LIFE has written to the Charlina Vitcheva calling on DG MARE to give Baltic Sea Cod and small-scale fishers a chance

LIFE has written to the Charlina Vitcheva calling on DG MARE to give Baltic Sea Cod and small-scale fishers a chance

LIFE (Low Impact Fishers of Europe) has written to the Director-General of DG MARE, Charlina Vitcheva ahead of setting the fishing opportunities for the Baltic Sea in 2022. 

Executive Secretary, Brian O’Riordan has told the Director-General that the organisation has concerns over cod stocks in the Baltic Sea and has asked DG MARE to take “appropriate action”. 

In a statement today, Mr O’Riordan writes: 

“Baltic Sea Fishing Opportunities: Next week, on Tuesday 11 October, the Council of Fisheries Ministers will meet to discuss the allocation of fishing opportunities in the Baltic Sea for 2022. 

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ICES advice on cod catches in the entire Baltic Sea for 2022 is a wake-up call and demands an appropriate response as a matter of urgency. This is something small scale low impact fishers in the Baltic Sea have been demanding for years. Despite falling catches over the last 20 years, falling recruitment has left cod stocks in a dire state. 
The Baltic Sea Members of the Low Impact Fishers of Europe (LIFE) call on the Commission and EU Baltic Sea Member States to secure the future of both the cod stock and the fishing communities around the Baltic Sea. 
Baltic cod stocks are in a highly fragile and stressed state. They are assaulted from all sides, from both overfishing and from a hostile environment caused by pollution, predation (especially from seals and cormorants), intense competition for scarce food supplies, worm infestation, dredging and oxygen depletion. The fish are in a poor condition, with low growth and high mortality rates, and with low and ever declining levels of recruitment and stock size.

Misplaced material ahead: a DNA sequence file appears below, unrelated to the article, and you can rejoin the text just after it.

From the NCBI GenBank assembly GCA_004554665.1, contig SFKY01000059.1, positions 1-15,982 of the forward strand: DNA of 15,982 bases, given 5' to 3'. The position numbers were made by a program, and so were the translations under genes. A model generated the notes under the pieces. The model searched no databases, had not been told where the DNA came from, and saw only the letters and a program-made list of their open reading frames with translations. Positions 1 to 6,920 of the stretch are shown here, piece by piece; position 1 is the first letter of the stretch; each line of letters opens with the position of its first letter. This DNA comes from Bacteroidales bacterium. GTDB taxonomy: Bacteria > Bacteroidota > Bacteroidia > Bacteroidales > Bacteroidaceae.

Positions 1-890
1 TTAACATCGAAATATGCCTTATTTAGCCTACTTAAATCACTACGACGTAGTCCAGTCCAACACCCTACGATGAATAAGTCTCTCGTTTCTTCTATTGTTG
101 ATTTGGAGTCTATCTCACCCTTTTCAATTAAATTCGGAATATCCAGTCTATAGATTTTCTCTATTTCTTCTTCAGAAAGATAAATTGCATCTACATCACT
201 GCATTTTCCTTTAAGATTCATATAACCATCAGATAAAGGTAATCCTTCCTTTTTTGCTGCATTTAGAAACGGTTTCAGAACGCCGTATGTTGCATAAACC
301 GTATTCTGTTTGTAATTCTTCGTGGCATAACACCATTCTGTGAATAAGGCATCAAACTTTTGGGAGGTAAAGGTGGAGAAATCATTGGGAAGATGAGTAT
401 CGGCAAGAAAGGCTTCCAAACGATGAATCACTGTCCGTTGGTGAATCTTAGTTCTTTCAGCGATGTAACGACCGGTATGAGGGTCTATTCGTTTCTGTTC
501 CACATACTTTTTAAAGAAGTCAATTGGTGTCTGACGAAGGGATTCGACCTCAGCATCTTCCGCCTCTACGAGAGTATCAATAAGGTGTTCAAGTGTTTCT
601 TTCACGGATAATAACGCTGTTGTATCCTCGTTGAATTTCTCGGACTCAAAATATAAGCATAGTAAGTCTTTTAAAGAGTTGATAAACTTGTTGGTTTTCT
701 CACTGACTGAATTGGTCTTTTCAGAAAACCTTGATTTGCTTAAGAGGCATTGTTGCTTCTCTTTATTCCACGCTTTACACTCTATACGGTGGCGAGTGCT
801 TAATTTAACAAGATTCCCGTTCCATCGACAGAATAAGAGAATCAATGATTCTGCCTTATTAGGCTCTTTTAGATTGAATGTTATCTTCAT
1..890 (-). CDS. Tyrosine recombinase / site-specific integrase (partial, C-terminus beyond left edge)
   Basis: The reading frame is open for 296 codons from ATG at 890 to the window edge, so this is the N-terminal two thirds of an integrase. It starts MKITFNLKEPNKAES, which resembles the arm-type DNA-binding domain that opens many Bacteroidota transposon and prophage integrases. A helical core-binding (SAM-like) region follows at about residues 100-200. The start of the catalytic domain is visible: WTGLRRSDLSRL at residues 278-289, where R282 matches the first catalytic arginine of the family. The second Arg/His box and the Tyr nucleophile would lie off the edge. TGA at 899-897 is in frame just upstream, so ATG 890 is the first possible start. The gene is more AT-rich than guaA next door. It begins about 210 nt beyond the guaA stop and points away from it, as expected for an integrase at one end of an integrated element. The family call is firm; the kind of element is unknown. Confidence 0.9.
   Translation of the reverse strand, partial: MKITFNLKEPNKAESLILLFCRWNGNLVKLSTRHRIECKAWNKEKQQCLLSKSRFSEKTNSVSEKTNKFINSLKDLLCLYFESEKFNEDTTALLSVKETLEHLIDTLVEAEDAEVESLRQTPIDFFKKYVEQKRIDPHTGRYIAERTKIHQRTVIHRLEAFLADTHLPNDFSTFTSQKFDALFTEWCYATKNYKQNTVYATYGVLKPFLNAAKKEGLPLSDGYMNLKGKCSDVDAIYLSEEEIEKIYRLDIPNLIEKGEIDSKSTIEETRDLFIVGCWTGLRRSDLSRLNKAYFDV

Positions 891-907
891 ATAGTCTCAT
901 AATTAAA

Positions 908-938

LIFE urges the Commission and Member States to take all necessary steps to realize the CFP objective to manage fisheries so as to achieve economic, social and employment benefits (Article 2.1). 
Small-scale low impact fishing activities deliver the highest quality fish which commands the highest prices, targeting medium-sized fish and largely avoiding by-catch. These activities must be given priority to safeguard livelihoods, to safeguard fish stocks, and to deliver fish to local markets. 90% of the fishing fleet in the Baltic is small in scale using low impact passive gears, but currently allocated just 7% of the catch.  
LIFE urges that any cod quota should only be made available to small-scale low impact fishing as a by-catch quota, and catches should be prioritised for direct human consumption.” 

Yesterday, Mr O’Riordan expressed concerns over the current state of fishing in the Baltic Sea saying the vast majority of the catch caught by trawlers in the Baltic Sea was going to fishmeal. 

He tweeted, “That can’t be right! Priority must be given to high quality fish for direct human consumption to be caught by low impact fishes. Small-scale fishers are 90% of the fleet and small-scale fishers must have priority to the cod quota.” 

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Give Baltic Sea Cod and Small-Scale Fishers a Chance – LIFE

by editor time to read: 6 min